Steele JC, Veitch NC, Kite GC, Simmonds MS, Warhurst DC: Indole and beta-carboline alkaloids from Geissospermum sericeum. J Nat Prod. 2002, 65: 85-88. 10.1021/np0101705.
Sathe M, Kaushik MP: Gomphostenins: two new antimalarial compounds from the leaves of Gomphostemma niveum. Bioorg Med Chem Lett. 2010, 20: 1312-1314. 10.1016/j.bmcl.2009.02.120.
Fiot J, Sanon S, Azas N, Mahiou V, Jansen O, Angenot L, Balansard G, Ollivier E: Phytochemical and pharmacological study of roots and leaves of Guiera senegalensis J.F. Gmel (Combretaceae). J Ethnopharmacol. 2006, 106: 173-178. 10.1016/j.jep.2005.12.030.
de Andrade-Neto VF, da Silva T, Lopes LM, do Rosário VE, de Pilla Varotti F, Krettli AU: Antiplasmodial activity of aryltetralone lignans from Holostylis reniformis. Antimicrob Agents Chemother. 2007, 51: 2346-2350. 10.1128/AAC.01344-06.
He ZD, Ma CY, Zhang HJ, Tan GT, Tamez P, Sydara K, Bouamanivong S, Southavong B, Soejarto DD, Pezzuto JM, Fong HH: Antimalarial constituents from Nauclea orientalis (L.) L. Chem. Biodivers. 2005, 2: 1378-1386. 10.1002/cbdv.200590110.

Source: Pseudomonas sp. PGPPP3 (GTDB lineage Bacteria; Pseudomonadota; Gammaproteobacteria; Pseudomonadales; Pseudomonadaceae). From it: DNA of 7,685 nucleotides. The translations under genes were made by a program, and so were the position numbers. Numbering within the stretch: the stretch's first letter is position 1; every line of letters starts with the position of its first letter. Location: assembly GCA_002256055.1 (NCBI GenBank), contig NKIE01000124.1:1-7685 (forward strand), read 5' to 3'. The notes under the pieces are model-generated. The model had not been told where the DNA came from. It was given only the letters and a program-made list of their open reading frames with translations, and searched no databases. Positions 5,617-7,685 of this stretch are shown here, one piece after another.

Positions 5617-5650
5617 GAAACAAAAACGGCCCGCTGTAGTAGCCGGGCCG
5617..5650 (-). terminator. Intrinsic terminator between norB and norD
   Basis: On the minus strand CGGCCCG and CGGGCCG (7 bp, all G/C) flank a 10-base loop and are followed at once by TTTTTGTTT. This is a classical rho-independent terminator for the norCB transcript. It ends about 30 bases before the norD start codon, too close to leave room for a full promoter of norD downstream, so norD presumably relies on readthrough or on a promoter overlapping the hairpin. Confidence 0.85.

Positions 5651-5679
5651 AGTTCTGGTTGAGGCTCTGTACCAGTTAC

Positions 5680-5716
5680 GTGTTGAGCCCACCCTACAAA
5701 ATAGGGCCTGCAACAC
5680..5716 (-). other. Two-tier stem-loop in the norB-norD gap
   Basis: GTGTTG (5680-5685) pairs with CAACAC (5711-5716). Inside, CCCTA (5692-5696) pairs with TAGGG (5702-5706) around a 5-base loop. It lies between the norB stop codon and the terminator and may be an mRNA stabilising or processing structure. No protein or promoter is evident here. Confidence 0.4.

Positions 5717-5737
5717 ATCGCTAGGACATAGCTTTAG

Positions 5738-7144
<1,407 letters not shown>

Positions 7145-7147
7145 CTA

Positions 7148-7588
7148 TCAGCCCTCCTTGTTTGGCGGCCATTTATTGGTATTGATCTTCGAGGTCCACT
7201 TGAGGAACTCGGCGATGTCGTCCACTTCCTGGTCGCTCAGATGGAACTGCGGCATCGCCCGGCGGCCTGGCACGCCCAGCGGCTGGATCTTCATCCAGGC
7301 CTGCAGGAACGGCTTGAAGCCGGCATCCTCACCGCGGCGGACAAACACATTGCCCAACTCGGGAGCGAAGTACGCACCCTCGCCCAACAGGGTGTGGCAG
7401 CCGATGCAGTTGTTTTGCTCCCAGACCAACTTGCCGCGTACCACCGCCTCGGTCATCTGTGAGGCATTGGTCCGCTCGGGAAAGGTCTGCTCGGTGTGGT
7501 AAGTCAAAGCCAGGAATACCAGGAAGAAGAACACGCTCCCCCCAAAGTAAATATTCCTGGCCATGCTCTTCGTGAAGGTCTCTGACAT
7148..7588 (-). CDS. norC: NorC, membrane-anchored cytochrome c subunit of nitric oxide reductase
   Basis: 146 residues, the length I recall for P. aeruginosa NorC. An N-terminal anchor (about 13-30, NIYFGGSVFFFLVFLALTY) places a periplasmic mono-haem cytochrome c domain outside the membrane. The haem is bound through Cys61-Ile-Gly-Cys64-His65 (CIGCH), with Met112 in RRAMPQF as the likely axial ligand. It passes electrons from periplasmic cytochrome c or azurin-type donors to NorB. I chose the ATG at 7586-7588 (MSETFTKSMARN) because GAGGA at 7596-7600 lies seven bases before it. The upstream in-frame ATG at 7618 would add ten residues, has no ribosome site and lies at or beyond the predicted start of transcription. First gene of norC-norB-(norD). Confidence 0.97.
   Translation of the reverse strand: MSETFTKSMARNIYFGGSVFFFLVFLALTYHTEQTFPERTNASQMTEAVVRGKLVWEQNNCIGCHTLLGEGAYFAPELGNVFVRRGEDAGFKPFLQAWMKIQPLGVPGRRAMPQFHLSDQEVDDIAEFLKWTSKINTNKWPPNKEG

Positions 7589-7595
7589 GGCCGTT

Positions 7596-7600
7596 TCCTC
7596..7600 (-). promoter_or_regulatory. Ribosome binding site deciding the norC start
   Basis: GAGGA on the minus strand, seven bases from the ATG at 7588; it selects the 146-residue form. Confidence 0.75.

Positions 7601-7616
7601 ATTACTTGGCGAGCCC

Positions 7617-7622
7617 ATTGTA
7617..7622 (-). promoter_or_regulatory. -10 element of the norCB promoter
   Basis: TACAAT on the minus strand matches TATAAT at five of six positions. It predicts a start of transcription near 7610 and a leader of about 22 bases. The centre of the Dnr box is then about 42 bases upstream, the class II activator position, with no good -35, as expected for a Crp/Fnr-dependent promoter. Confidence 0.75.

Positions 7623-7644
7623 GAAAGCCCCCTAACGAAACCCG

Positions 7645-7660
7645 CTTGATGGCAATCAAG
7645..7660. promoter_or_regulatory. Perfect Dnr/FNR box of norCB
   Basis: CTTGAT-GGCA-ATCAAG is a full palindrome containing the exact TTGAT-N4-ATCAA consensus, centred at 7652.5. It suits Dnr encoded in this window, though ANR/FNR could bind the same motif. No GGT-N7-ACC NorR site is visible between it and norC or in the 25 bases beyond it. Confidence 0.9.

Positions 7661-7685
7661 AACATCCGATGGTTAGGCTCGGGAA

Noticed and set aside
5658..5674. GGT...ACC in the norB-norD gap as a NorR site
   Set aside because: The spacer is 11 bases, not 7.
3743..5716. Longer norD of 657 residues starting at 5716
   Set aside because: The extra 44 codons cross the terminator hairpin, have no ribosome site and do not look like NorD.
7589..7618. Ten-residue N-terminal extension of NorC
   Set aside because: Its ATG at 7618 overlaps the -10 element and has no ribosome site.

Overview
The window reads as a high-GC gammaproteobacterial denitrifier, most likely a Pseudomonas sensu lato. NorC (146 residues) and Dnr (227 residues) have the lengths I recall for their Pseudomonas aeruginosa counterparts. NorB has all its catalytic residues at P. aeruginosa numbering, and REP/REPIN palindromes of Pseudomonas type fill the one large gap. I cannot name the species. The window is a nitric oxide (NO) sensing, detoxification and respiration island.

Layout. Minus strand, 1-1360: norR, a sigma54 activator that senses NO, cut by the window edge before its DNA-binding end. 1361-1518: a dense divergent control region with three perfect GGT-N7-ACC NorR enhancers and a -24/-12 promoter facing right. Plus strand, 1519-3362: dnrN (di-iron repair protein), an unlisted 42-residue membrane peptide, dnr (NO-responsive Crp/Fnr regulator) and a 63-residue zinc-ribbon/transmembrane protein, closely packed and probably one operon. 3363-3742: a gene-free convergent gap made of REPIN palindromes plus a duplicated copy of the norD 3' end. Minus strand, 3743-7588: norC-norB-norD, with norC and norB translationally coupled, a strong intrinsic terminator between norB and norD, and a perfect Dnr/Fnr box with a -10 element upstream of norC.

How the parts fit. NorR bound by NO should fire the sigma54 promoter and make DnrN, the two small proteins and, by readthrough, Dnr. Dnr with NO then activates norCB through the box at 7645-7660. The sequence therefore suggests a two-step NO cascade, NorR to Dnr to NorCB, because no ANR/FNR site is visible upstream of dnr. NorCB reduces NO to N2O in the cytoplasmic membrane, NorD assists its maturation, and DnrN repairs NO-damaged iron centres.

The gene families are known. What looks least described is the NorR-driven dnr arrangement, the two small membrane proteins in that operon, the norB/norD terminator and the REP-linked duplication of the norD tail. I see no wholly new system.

Cimanga RK, Tona L, Luyindula N, Mesia K, Lusakibanza M, Musuamba CT, Apers S, De Bruyne T, Van Miert S, Hermans N, Totté J, Pieters L, Vlietinck AJ: In vitro antiplasmodial activity of callus culture extracts and fractions from fresh apical stems of Phyllanthus niruri L. (Euphorbiaceae): part 2. J Ethnopharmacol. 2004, 95: 399-404. 10.1016/j.jep.2004.08.014.
Ramanandraibe V, Grellier P, Martin MT, Deville A, Joyeau R, Ramanitrahasimbola D, Mouray E, Rasoanaivo P, Mambu L: Antiplasmodial phenolic compounds from Piptadenia pervillei. Planta Med. 2008, 74: 417-421. 10.1055/s-2008-1034328.